Research Article | Open Access

V. U. M. Rao, D. Neelima, "LRS Bianchi Type-I Dark Energy Cosmological Models in General Scalar Tensor Theory of Gravitation", *International Scholarly Research Notices*, vol. 2013, Article ID 174741, 6 pages, 2013. https://doi.org/10.1155/2013/174741

# LRS Bianchi Type-I Dark Energy Cosmological Models in General Scalar Tensor Theory of Gravitation

**Academic Editor:**D. Kieda

#### Abstract

Locally rotationally symmetric (LRS) Bianchi type-I dark energy cosmological model with variable equation of state (EoS) parameter in (Nordtvedt 1970) general scalar tensor theory of gravitation with the help of a special case proposed by (Schwinger 1970) is obtained. It is observed that these anisotropic and isotropic dark energy cosmological models always represent an accelerated universe and are consistent with the recent observations of type-Ia supernovae. Some important features of the models, thus obtained, have been discussed.

#### 1. Introduction

Nordtvedt [1] proposed a general class of scalar tensor gravitational theories in which the parameter of the Brans-Dicke (BD) theory is allowed to be an arbitrary (positive definite) function of the scalar field (). Considering the static spherically symmetric solution for a point mass source, Nordtvedt [1] found a variety of experimental consequences of , including a contribution to the rate of precession of Mercury’s perihelion.

Several investigations have been made in higher dimensional cosmology in the framework of different scalar tensor theories of gravitation. Barker [2], Ruban and Finkelstein [3], Banerjee and Santos [4, 5], and Shanti and Rao [6, 7] are some of the authors who have investigated several aspects of the Nordtvedt general scalar tensor theory in four dimensions. Rao and Sreedevi Kumari [8] have discussed a cosmological model with negative constant deceleration parameter in a general scalar tensor theory of gravitation. Rao et al. [9] have obtained the Kaluza-Klein radiating model in a general scalar tensor theory of gravitation. Rao et al. [10] have discussed LRS Bianchi type-I dark energy cosmological model in the Brans-Dicke theory of gravitation. Rao et al. [11] have discussed Bianchi type-II, -VIII, and -IX dark energy cosmological models in the Saez-Ballester theory of gravitation. Recently, Rao et al. [12] have obtained perfect fluid dark energy cosmological models in the Saez-Ballester and general theory of gravitation.

Recently, there has been considerable interest in cosmological models with dark energy in general relativity because of the fact that our universe is currently undergoing an accelerated expansion which has been confirmed by a host of observations, such as type Ia supernovae (Reiss et al. [13]; Perlmutter et al. [14]; and Tegmark et al. [15]). Based on these observations, cosmologists have accepted the idea of dark energy, which is a fluid with negative presence making up around 70% of the present universe energy content to be responsible for this acceleration due to repulsive gravitation. Cosmologists have proposed many candidates for dark energy to fit the current observations such as cosmological constant, tachyon, quintessence, and phantom. Current studies to extract the properties of a dark energy component of the universe from observational data focus on the determination of its equation of state , which is the ratio of the dark energy’s pressure to its energy density , which is not necessarily constant. The methods for restoration of the quantity from experimental data have been developed (Sahni and Starobinsky [16]), and an analysis of the experimental data has been conducted to determine this parameter as a function of cosmological time (Sahni et al. [17]). The simplest dark energy candidate is the vacuum energy , which is mathematically equivalent to the cosmological constant . The other conventional alternatives, which can be described by minimally coupled scalar fields, are quintessence , phantom energy , and quintom (that can cross from phantom region to quintessence region as evolved) and have time dependent EoS parameter. Due to lack of observational evidence in making a distinction between constant and variable , usually the equation of state parameter is considered as a constant (Kujat et al. [18]; Bartelmann et al. [19]) with phase wise value −1, 0, +1/3, and +1 for vacuum fluid, dust fluid, radiation, and stiff dominated universe, respectively. But in general, is a function of time or redshift (Jimenez [20]; Das et al. [21]). Ray et al. [22], A. K. Yadav and L. Yadav [23], Kumar [24], and Pradhan et al. [25] are some of the authors who have investigated dark energy models in general relativity with variable EoS parameters in different contexts. Yadav and Saha [26] have obtained an LRS Bianchi-I anisotropic cosmological model with dominance of dark energy.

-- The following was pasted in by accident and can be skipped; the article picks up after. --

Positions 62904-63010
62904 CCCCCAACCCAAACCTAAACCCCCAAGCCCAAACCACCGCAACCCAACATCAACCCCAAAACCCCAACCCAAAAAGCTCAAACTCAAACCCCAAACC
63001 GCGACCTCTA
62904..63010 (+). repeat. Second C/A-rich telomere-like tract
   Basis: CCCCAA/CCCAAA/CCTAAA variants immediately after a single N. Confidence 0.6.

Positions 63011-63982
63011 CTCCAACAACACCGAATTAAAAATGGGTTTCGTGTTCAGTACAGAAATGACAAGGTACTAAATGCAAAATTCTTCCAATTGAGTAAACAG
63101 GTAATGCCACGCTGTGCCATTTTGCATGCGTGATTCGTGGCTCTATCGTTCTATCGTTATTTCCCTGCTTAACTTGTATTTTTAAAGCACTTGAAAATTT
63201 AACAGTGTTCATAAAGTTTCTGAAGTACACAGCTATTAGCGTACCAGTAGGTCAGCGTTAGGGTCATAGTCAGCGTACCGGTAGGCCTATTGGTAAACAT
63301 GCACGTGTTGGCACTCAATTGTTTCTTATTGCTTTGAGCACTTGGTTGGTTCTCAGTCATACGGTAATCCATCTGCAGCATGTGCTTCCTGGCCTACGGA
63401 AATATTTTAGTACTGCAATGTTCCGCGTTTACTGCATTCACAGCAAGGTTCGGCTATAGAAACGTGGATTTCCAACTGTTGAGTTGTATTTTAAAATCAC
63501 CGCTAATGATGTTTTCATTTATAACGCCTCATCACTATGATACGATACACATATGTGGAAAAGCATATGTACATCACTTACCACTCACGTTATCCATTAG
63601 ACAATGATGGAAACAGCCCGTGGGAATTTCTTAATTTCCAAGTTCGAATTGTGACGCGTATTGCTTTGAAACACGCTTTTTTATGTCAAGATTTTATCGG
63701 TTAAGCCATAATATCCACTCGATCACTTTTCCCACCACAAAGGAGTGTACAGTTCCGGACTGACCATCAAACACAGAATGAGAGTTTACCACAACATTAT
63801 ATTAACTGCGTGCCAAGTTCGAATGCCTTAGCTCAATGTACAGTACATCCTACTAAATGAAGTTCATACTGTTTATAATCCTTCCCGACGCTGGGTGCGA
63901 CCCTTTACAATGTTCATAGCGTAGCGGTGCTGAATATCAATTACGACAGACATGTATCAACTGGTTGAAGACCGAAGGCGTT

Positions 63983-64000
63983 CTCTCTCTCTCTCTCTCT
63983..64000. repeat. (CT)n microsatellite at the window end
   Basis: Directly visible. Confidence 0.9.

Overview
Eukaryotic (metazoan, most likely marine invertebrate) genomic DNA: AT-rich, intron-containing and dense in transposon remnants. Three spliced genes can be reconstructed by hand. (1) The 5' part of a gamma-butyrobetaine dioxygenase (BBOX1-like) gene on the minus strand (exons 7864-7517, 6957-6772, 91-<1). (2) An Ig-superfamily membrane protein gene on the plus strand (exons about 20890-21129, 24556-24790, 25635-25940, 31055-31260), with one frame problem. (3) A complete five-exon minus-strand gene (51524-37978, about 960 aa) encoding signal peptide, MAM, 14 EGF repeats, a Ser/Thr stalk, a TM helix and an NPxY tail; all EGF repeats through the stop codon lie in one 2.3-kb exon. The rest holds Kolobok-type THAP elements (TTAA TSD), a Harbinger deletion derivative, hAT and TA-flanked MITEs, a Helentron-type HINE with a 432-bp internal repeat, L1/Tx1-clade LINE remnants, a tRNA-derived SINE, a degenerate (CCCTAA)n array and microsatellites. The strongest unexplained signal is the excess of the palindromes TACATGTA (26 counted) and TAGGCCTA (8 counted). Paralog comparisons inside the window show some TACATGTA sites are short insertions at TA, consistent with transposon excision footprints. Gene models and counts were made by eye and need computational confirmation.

In this paper, we will study LRS Bianchi type-I dark energy cosmological models in the Nordtvedt [1] general scalar tensor theory with the help of a special case proposed by Schwinger [27], that is, , where is a constant.

#### 2. Metric and Field Equations

We consider the LRS Bianchi type-I metric in the following form: where and are functions of cosmic time only.

The field equations of general scalar tensor theory proposed by Nordtvedt (using geometrized units with , ) are where is the Ricci tensor, is the curvature invariant, is the stress energy of the matter, and comma and semicolon denote partial and covariant differentiation, respectively.

Also, we have which is a consequence of the field equations (2).

The energy momentum tensor components of the fluid can be written in anisotropic diagonal form as We can parameterize the components of the energy momentum tensor as follows: where is the energy density of the fluid. , , and are the pressures, , , and are the directional equation of state (EoS) parameters of the fluid along -, -, and -axes, respectively, and is the deviation-free EoS parameter of the fluid.

Here, we have parameterized the deviation from isotropy by setting . Also is the skewness parameter, which is a deviation from along - and -axes. The parameters , are not necessarily constants and can be functions of the cosmic time .

Using commoving coordinates, the field equations (2)-(3) for the metric (1) with the help of (5) can be written as where the overhead dot denotes derivative with respect to the cosmic time .

By using the transformation , , and , the field equations (6) can be written as where the overhead dash denotes derivative with respect to .